Murphy repeatedly stated that Ciattarelli voted against state funding for Planned Parenthood, which Ciattarelli, a former assemblyman, said was because he wants the money spread among a number of organizations, including those that don’t “advocate for abortion.”

Murphy also criticized Ciattarelli’s stance on gun control, including his legislative votes against a 10-round magazine limit. Also challenged by Murphy was Ciattarelli’s call to allow concealed-carry licenses for certain dangerous professions, including real estate agents. Ciattarelli said that many women working as real estate agents are at risk when they are alone during open houses.

The candidates also sparred over the police reforms the Murphy administration put in place, with Ciattarelli saying the governor doesn’t “have the back” of the police and Murphy saying they walked a fine line to improve social justice and touting two endorsements from police unions.

‘Get the hell off the beach’ again

Ciattarelli criticized Murphy for declaring a state of emergency late as the remants of Hurricane Ida approached. Paraphrasing former Gov. Chris Christie’s comment as Superstorm Sandy approached the state in 2012, Ciattarelli  said, “If ever we needed a ‘Get the hell off the beach moment,’ this was it.” Murphy defended his actions, saying his administration met about the storm, discussed it and used social media to warn people about it throughout the day.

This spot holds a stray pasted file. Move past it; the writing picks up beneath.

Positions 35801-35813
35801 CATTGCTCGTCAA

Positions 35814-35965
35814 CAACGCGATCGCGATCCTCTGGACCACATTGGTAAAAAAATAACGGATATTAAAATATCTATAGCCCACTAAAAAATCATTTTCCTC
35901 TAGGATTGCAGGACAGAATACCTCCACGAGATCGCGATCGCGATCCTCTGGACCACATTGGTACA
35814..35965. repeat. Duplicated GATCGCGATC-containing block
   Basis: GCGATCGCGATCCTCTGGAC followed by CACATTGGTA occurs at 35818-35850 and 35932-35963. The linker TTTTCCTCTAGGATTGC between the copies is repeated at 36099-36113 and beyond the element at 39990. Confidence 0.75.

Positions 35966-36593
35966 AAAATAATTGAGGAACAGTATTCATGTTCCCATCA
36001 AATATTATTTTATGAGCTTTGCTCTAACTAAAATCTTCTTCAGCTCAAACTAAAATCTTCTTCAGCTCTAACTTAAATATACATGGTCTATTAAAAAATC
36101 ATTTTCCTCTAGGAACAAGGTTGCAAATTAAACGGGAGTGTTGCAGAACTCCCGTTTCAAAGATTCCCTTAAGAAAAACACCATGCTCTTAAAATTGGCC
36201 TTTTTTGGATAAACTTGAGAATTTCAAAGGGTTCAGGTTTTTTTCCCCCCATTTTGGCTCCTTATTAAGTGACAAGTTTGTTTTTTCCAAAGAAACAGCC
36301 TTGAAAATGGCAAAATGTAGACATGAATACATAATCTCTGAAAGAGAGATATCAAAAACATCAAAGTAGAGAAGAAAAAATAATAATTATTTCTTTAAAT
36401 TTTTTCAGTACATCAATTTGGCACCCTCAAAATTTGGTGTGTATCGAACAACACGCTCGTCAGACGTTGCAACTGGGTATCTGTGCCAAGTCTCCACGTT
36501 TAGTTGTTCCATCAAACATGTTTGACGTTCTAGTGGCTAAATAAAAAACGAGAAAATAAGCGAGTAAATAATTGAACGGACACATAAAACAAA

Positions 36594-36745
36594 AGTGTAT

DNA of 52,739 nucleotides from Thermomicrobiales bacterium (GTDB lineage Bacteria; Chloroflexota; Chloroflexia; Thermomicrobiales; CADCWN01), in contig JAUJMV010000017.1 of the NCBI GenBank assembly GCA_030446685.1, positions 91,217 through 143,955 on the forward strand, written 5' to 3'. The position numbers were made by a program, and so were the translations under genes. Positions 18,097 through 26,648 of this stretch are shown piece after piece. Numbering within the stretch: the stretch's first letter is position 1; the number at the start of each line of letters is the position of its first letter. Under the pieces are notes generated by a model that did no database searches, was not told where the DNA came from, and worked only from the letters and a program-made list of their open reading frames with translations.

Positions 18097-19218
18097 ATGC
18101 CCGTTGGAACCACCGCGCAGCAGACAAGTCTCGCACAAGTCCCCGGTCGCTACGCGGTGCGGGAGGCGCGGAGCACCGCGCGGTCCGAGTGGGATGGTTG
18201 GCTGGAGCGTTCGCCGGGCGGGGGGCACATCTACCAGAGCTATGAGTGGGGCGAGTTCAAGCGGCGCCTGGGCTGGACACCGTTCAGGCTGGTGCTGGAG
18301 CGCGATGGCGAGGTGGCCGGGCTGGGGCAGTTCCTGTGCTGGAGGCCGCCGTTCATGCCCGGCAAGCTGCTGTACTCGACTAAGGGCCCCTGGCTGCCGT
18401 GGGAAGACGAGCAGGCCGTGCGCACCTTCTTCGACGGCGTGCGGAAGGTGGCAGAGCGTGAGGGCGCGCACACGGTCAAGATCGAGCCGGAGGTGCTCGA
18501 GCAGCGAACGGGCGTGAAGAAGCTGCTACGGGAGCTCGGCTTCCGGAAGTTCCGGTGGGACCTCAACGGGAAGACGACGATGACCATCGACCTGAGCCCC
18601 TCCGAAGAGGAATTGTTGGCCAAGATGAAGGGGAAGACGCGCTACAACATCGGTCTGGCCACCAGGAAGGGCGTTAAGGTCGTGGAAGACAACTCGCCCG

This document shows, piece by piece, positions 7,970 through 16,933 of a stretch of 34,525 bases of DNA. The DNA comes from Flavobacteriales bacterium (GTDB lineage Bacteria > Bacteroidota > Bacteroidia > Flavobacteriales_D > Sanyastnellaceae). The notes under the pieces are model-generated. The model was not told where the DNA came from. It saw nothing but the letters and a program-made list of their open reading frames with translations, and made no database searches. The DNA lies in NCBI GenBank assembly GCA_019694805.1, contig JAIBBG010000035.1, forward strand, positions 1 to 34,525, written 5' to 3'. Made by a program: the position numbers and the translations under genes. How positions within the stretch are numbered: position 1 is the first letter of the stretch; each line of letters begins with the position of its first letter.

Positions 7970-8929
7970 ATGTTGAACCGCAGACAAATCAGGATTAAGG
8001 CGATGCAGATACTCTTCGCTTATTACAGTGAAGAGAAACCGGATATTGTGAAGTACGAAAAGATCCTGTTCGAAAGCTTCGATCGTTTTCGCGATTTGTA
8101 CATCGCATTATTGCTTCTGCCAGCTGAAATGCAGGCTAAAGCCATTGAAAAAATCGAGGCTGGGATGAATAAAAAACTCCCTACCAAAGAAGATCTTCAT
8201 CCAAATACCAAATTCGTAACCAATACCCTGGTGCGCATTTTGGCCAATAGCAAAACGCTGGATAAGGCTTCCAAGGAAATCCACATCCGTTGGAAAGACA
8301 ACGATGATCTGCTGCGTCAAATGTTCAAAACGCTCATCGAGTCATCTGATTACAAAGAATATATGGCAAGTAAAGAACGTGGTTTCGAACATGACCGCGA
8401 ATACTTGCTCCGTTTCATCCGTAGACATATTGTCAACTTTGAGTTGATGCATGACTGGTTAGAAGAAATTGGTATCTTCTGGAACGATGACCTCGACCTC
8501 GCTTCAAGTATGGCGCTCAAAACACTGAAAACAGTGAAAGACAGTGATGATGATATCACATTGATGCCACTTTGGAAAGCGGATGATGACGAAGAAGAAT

Nearing the end of his first term in office, roughly half of which has been consumed by the COVID-19 pandemic and the state’s response to it, the 64-year-old Murphy is trying to become the first Democrat in more than four decades to win a second term in the governor’s office. A former Goldman Sachs executive who lives with his wife and four children in Middletown, Murphy is a progressive who is asking for a second term to continue to expand on the policies he has put in place, including greater protections and resources for immigrants, improved public transportation and 100% clean-energy use by 2050.

Ciattarelli, 59, is a former three-term state assemblyman who ran unsuccessfully for the GOP gubernatorial nomination in 2017, rather than seeking reelection to the Legislature. A certified public accountant who lives with his wife and four children in Hillsborough, he talks of having started two businesses, but he is no longer involved with either. While Ciattarelli has been painted as a moderate, he does support some more conservative positions, including a voter ID law and some loosening of the state’s gun laws. He also has pledged to cut individual, property and corporate taxes.

The Oct. 12 NJ Spotlight News prime-time debate, being held on Rowan’s campus in Glassboro, will be broadcast live on NJ PBS stations and on WNYC radio, as well as live-streamed on njspotlightnews.com, YouTube and the WNYC and Rowan University websites. WNYC, New York Public Radio, The Gothamist and the Rowan Institute for Public Policy and Citizenship in Glassboro are co-sponsors.

A debate of the lieutenant governor candidates, Democrat Sheila Oliver, the current lieutenant governor and commissioner of the Department of Community Affairs, and former Republican state Sen. Diane Allen, is scheduled for Oct. 5 at 7 p.m. at Rider University.

These three debates are required by state law because the candidates are accepting public financing of their campaigns. The New Jersey Election Law Enforcement Commission chose the debate sponsors. So far, Murphy has received almost $8.2 million and Ciattarelli $5.5 million in public dollars toward their general election campaigns.